Picture your employees freed up from mundane cleaning and stocking tasks now with more free time to offer personalized experiences to customers.

Envision a partnership with a fellow retailer that offers a pop-up, store-within-in-a-store experience for a customer whose data shows that they love both brands.

The digitization of brick and mortar and ecommerce is upon us. Retailers are setting out to curate an omnichannel customer journey through automation, machine learning, and personalization at scale. They are deepening their understanding of customers and delivering real-time and evolving experiences for them.

Brands that offer the right mix of experiences and buying environments for customers will develop the ideal dynamic between their brand and the customer. This 360-degree focus will only grow in the coming year as the tools available to retailers evolve at a rapid clip.

 

The Future Of Retail: Adapt or Perish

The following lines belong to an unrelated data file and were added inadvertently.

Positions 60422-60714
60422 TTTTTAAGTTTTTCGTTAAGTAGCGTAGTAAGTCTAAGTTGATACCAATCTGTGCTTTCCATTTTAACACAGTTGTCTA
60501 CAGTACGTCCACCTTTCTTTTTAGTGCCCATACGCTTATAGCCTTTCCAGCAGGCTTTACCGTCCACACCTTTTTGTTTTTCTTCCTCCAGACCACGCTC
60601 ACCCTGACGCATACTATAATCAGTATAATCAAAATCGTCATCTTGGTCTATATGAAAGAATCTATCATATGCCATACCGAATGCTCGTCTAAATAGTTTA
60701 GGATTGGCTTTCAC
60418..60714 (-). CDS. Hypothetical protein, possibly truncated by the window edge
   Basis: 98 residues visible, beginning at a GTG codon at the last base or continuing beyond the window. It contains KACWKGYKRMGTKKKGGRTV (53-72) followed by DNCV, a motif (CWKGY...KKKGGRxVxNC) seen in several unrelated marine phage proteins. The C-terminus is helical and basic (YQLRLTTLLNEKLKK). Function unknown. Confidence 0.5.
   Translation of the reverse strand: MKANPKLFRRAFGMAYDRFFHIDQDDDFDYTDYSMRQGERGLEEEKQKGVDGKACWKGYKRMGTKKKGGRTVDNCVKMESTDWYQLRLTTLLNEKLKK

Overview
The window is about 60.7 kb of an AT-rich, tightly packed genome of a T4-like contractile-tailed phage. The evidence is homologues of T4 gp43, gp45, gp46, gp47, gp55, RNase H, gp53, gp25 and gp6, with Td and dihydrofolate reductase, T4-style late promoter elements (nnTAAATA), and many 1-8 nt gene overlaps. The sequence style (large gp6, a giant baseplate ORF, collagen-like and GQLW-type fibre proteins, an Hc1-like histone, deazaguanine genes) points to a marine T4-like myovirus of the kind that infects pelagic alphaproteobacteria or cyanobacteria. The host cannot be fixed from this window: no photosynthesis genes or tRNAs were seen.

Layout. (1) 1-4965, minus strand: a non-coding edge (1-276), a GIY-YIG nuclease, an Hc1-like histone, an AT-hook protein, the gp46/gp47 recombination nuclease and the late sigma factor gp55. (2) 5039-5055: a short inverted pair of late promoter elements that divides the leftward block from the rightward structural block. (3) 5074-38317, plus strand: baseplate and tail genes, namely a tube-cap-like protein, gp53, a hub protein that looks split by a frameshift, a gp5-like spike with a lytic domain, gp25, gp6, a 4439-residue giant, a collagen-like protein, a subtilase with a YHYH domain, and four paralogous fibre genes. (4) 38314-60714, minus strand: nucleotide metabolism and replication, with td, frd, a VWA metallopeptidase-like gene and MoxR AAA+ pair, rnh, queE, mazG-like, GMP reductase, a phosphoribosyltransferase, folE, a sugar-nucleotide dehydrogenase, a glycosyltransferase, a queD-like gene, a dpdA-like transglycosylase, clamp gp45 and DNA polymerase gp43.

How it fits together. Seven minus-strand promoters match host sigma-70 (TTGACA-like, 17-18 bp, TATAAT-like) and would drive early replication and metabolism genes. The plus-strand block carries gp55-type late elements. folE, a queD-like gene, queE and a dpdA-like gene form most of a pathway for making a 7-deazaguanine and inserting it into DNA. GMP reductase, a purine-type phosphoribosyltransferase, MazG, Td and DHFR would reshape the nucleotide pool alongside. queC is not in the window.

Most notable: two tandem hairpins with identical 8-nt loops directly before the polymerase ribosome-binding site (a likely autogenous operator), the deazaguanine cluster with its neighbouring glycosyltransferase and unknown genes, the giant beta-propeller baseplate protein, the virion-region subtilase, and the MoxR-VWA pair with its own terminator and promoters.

While the future of brick and mortar retail is unclear, retailers are responding in big ways.

They’re embracing new technologies and integrating them into their business models. From AI and mass-customized loyalty programs to store integrations and repurposed physical locations, retailers are taking on the big job of digital transformation.

Retailers are embracing an omnichannel approach and reshaping the future of brick and mortar retail—one data-driven customer experience at a time. 

 

Contributed by Alan Finlay, co-founder of Boomtown, a company that helps organizations reduce the complexity of selling, activating, and servicing technology products used by real world businesses. Alan is passionate about helping Boomtown’s partners achieve value from its platform and spends his time across marketing, customer success, and product. When he’s not working, he can be found kiteboarding or hanging out with his wife and son in San Francisco.